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Dubai Ranks 16 in the Poll for World’s Most Expensive City

Dubai : 17 September 2010

Oslo, Zurich and Geneva are at the top in UBS survey of the most expensive city globally

The most recently released “Price and Earnings” study carried out by UBS Wealth Management Research ranks Dubai as the 16th most expensive city across the globe.  The survey covers 73 cities globally.

At the top of the pack were Oslo and Zurich, as well as Geneva, with Tokyo, Copenhagen and New York following.

Placing above Dubai in the survey (not necessarily in order) were Helsinki, London, Montreal, Paris, Stockholm, Singapore, Sydney, Toronto and Vienna.

Locations were ranked relative to an index of price levels that excluded rent and began with the standard that New York equals 100.  The ranking method then took into account the costs of a weighted collection of 122 goods and services typical in households throughout Western Europe.

The study found that the cost for this basket with a variety of goods and services was cheapest in Mumbai and Manila, as well as Bucharest.

Also, when measuring the domestic purchasing power in these cities it was found that employed residents of Zurich and Sydney, as well as Miami and Los Angeles had the highest with their after tax hourly wages.  Dubai employees fell in at 32nd in the world for this type of purchasing power.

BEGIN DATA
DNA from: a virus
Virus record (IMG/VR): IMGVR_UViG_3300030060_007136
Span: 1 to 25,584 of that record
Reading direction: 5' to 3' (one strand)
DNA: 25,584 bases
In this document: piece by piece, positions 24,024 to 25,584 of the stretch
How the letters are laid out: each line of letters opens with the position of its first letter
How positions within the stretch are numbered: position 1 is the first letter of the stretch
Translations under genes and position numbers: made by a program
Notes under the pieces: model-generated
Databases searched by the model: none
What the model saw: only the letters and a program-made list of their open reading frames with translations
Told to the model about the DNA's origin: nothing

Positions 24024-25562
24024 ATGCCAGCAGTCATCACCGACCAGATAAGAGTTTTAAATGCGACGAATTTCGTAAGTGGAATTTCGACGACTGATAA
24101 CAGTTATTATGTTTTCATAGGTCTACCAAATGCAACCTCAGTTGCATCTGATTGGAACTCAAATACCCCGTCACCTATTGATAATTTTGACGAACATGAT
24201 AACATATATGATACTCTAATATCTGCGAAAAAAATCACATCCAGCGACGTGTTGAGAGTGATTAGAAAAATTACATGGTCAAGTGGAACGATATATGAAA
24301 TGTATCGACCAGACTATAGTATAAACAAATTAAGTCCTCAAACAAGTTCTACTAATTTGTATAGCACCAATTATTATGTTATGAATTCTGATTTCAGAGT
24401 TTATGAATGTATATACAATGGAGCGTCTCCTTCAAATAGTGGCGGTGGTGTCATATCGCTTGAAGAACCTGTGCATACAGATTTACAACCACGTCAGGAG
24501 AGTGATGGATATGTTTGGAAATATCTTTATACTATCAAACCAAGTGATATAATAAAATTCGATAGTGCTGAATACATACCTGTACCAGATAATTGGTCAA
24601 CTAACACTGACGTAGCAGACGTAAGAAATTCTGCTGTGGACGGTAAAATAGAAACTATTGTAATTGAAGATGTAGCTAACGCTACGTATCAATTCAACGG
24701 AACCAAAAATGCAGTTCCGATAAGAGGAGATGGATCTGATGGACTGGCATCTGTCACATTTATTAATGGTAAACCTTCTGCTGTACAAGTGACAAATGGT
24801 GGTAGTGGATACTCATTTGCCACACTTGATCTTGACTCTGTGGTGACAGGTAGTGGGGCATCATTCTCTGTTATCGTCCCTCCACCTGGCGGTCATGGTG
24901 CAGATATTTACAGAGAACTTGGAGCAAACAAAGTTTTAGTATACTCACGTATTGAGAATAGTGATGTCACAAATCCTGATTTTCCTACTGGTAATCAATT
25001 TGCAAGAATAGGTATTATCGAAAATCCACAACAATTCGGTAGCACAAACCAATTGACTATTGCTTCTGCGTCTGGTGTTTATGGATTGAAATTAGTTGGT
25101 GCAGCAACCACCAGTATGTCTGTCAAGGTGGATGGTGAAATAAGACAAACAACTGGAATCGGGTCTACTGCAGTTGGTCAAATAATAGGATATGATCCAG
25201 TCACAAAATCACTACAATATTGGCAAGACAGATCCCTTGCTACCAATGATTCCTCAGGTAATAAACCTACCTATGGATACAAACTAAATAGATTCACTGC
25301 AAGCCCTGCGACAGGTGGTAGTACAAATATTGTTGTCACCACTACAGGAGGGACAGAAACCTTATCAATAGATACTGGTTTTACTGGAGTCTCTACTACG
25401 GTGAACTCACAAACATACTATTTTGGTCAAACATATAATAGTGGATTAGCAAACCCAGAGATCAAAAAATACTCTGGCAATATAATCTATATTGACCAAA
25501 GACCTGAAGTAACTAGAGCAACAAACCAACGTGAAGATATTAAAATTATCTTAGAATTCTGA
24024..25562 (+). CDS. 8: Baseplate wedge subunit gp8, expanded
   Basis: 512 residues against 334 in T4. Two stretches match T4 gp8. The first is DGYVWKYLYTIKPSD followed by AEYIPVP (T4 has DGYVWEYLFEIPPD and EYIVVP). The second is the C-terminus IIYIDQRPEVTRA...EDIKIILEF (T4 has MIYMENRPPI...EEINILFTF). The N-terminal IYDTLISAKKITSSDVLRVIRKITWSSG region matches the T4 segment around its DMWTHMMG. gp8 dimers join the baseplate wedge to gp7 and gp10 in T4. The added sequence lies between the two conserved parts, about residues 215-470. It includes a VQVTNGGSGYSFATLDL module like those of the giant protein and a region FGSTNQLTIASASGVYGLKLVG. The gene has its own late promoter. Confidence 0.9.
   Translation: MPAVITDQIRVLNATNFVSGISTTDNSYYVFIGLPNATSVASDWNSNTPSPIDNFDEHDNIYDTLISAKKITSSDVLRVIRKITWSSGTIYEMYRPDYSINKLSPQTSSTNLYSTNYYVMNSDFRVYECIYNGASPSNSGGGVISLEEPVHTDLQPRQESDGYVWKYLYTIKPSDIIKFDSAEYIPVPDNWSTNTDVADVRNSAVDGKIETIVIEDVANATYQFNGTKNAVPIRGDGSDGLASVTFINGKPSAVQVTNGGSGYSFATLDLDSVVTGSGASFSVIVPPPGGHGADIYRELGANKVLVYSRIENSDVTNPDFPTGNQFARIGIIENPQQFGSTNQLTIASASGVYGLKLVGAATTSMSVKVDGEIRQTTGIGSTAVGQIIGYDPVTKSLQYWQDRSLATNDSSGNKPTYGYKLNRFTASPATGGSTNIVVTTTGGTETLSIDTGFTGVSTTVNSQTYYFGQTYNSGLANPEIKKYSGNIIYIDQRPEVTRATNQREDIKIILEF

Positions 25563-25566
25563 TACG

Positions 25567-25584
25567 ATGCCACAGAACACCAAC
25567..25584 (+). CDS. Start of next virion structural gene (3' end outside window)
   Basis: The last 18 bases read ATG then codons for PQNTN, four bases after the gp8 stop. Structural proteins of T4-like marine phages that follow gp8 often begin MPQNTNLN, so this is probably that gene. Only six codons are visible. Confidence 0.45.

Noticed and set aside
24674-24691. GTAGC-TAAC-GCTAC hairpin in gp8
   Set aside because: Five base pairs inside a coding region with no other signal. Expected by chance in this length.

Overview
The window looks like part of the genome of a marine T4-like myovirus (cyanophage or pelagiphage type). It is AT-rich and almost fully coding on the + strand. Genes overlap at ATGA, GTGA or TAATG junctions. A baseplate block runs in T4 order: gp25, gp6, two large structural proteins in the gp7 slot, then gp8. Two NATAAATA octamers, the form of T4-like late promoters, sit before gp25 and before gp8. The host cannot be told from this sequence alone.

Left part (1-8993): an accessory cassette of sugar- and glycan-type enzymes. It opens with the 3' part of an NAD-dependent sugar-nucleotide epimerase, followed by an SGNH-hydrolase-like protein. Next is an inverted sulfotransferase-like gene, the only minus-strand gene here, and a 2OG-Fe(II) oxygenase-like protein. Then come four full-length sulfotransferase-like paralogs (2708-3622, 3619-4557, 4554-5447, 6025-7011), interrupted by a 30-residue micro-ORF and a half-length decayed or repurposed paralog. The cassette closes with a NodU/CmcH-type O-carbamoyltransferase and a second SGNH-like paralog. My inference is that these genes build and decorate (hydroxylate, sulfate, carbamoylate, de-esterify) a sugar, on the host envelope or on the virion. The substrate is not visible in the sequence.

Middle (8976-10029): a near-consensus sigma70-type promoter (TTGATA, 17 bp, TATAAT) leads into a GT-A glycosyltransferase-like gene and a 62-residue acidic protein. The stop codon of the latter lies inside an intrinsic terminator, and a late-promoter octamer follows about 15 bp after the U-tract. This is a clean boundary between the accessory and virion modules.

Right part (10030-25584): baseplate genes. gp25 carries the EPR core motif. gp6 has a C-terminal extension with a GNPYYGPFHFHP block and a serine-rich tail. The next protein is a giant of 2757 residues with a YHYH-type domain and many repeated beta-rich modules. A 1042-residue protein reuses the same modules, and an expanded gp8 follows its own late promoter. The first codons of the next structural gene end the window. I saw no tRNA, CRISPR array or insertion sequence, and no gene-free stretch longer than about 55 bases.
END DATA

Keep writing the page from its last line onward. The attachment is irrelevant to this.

Those countries surveyed with the lowest domestic purchasing power for their employees were Jakarta and Nairobi, as well as Manila.

The current study, updated from last year’s edition, compares the purchasing powers across the world and is up for publication at three year intervals.

Last year’s edition included a standardized survey of wage and price levels in 73 global cities.  In the 2010 update that data from the first portion of 2009 was adjusted with the cumulative inflation figures from March 2009 to June of this year.  The movement of exchange rates over that time period was also taken into account.

Only average rates of exchange were used for June and July of this year due to sharp fluctuations from one day to the next.

Paul Holdsworth, Staff Writer, Gulf Jobs Market News
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